Add lamb back to pot along with above ingredients, Cover and cook for one hour. Stir after 30 minutes. Remove lid during last 15 minutes of cooking if thicker stew is desired.

 

Dry Rubbed Lamb Ribs

2 teaspoons granulated garlic
2 teaspoons dried thyme
3 teaspoons smoked paprika
1 tablespoon sugar
1 1/2 teaspoons salt
1 teaspoon red pepper flakes
1 tablespoon dry mustard
1 teaspoon black pepper
2 lbs of lamb Ribs
Olive oil for coating ribs

Glaze (optional):
1/2 cup apricot jam
¼ cup chopped jalapenos
1 teaspoon red pepper flakes
1/2 teaspoon salt
¼ cup apple cider vinegar
1 tablespoon dry mustard

Mix dry rub ingredients and place them in a zip lock bag.  Cut ribs into individual pieces, leave the fat on the bones and rub lightly with olive oil and place into the zip lock bag with dry ingredients and mix well. Refrigerate all day or overnight.

Heat oven to 300 F and place lamb fatty side up on a broil sheet and cover with foil. Bake for about 1 1/2 hours; you want the meat to pull away from the bone.

Mix glaze ingredients in a food processor for a minute then warm up the glaze on the stove for 5- 10 minutes. Turn up the oven to 375 F and remove foil and brush ribs with glaze and let bake for another 20-30 minutes. Sticky but delicious, try it both ways with and without the glaze.

 

American Basque Lamb Shanks

Southwest Idaho is Basque country, and so,
relishes in the unique and tasty dishes
which the Basque people have brought to us

3-4 lbs of Grass Fed Sliced or Whole Lamb Shanks
2 tablespoons Smoked Paprika
2 tablespoons Garlic powder
2 teaspoons dried Thyme
2 tablespoons Sugar
2 tablespoon Dry Mustard
1 teaspoon dried Red Chili Pepper
1 teaspoon salt
4 tablespoons of Olive Oil divided
1 Onion sliced
Mushrooms sliced
3 Sliced Carrots
2 Sliced Bell Peppers
2 cups Chicken Broth
1 teaspoon Smoked Paprika
1 tablespoon Corn Starch
2 -3 tablespoons cold water

Mix all dried ingredients into a large zip lock bag then add lamb shanks and shake well. Let set for 2-3 hours or overnight in the refrigerator.

Coat large, deep skillet with olive oil and caramelize onions for about 20 minutes. Remove onions and brown mushrooms. Once browned add onions back to the skillet with carrots and bell peppers, chicken broth and 1 teaspoon of Smoked Paprika and mix well. In another skillet sear lamb with olive oil then add together in the same skillet and let it simmer on low to medium heat for 2 hours. Check for tenderness, it should be falling off the bone. Can also place everything in the crock pot and let simmer all day as well. Add corn starch mixture to thicken and serve over mash potatoes, rice or noodles.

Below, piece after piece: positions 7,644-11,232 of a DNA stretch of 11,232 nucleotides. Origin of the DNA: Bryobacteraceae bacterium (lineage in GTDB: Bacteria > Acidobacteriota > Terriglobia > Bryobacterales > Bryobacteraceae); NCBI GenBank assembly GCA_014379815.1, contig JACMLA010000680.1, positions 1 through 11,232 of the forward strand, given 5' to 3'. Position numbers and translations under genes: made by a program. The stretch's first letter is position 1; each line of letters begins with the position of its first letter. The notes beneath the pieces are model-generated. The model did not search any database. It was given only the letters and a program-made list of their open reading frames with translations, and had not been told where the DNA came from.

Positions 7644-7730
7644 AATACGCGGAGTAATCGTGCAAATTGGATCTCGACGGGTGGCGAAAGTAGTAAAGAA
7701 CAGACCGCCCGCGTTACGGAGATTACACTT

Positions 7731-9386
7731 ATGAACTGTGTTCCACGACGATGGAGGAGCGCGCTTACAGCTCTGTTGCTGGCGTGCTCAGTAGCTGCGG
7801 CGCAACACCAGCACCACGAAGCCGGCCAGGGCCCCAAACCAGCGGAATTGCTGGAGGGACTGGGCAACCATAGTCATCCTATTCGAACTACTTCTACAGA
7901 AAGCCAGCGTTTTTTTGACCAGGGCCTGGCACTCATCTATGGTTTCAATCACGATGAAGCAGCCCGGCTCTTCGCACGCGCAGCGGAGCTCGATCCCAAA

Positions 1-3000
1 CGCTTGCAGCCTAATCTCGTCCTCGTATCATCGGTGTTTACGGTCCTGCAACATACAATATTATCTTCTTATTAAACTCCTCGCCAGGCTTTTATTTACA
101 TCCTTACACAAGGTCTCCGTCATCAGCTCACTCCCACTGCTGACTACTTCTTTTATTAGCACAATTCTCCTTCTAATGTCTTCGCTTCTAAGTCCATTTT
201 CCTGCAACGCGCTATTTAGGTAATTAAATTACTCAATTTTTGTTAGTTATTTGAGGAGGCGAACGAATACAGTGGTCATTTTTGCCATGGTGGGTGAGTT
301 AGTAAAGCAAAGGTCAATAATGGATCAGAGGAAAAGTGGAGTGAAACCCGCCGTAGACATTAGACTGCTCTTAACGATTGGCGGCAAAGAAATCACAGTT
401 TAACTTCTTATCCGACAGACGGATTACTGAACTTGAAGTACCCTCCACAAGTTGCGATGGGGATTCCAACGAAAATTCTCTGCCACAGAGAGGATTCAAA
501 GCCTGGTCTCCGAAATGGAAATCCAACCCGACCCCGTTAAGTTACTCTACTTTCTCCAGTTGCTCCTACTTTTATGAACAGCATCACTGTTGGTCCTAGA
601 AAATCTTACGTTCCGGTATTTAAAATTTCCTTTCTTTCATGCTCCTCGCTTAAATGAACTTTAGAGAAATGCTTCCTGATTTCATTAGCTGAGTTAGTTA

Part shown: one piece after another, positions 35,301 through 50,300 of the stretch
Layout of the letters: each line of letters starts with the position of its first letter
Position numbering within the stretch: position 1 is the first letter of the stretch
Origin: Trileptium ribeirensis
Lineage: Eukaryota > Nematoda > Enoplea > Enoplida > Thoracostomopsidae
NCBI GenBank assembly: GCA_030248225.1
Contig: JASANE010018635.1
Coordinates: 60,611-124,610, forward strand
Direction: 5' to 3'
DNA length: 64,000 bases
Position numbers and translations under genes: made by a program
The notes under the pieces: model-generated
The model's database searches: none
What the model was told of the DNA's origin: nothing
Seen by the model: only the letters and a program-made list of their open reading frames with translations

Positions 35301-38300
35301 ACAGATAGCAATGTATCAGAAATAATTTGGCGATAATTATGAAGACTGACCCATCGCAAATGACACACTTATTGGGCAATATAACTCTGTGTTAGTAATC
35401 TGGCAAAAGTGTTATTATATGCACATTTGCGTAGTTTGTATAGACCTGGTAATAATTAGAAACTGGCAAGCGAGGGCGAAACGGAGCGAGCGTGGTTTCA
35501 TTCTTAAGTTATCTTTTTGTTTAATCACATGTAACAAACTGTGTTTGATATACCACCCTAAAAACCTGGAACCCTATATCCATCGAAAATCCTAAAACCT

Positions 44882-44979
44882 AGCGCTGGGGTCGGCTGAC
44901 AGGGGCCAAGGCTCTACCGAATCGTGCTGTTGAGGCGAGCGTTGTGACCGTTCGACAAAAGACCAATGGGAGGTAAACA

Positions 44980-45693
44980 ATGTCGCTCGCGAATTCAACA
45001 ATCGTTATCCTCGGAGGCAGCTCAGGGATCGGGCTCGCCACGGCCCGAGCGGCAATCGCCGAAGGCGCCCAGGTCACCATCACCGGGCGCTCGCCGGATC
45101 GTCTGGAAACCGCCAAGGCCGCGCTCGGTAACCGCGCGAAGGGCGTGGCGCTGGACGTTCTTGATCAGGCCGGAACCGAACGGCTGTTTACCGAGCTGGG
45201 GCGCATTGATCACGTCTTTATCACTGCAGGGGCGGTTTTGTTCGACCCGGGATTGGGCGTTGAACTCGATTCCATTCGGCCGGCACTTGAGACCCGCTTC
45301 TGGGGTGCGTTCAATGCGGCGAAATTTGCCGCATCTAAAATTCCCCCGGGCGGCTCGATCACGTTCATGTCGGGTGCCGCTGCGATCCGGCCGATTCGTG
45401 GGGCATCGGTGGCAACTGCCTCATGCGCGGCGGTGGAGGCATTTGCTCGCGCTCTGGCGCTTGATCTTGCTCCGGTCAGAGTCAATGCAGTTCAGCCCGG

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Thought of the Week

Don’t sweat the petty things, and don’t pet the sweaty things!

-Charlene Fink, Editor, Farm Journal

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Howard G. Buffett, Ag. Advocate

Howard G. Buffett found his way into farming through an unlikely route.  As a 5 year old boy, he loved playing in the dirt, and he planted his first stand of corn in his backyard in Omaha, Nebraska.

Farming was an unlikely career path for Howard G., the oldest son of billionaire Warren Buffett.  Today, he farms 1,500 acres of corn, soybeans and wheat in Illinois, and he oversees research farms in the U.S. and Africa.

In 1999, he launched the Howard G. Buffett Foundation to improve global standards and to relieve hunger.  He applies no-till and other conservation farming practices, and he uses his bully pulpit to urge U.S. farmers to achieve the dual goals of productivity and sustainability.

Buffett believes that the biggest challenge to food security in the U.S. is one of access, even more than affordability.  There are food deserts in our country, places where SNAP (Supplemental Nutrition Assistance Program) foods are not available to consumers.  U.S. farmers need to be able to produce food, and move food, so that it is available all over the country, and sold in venues like local farmers’ markets.

Howard G. Buffett’s dream is that “We lead the world in no-till and other conservation-based practices that maintain our highly productive farming system with the least amount of environmental footprint possible.  The only way we can succeed in meeting the future food demands of the world is to create an urgency and a desire to be the best we can be.  If U.S. farmers are not successful, it’s impossible for the world to be successful.”

Success Farming, October, 2013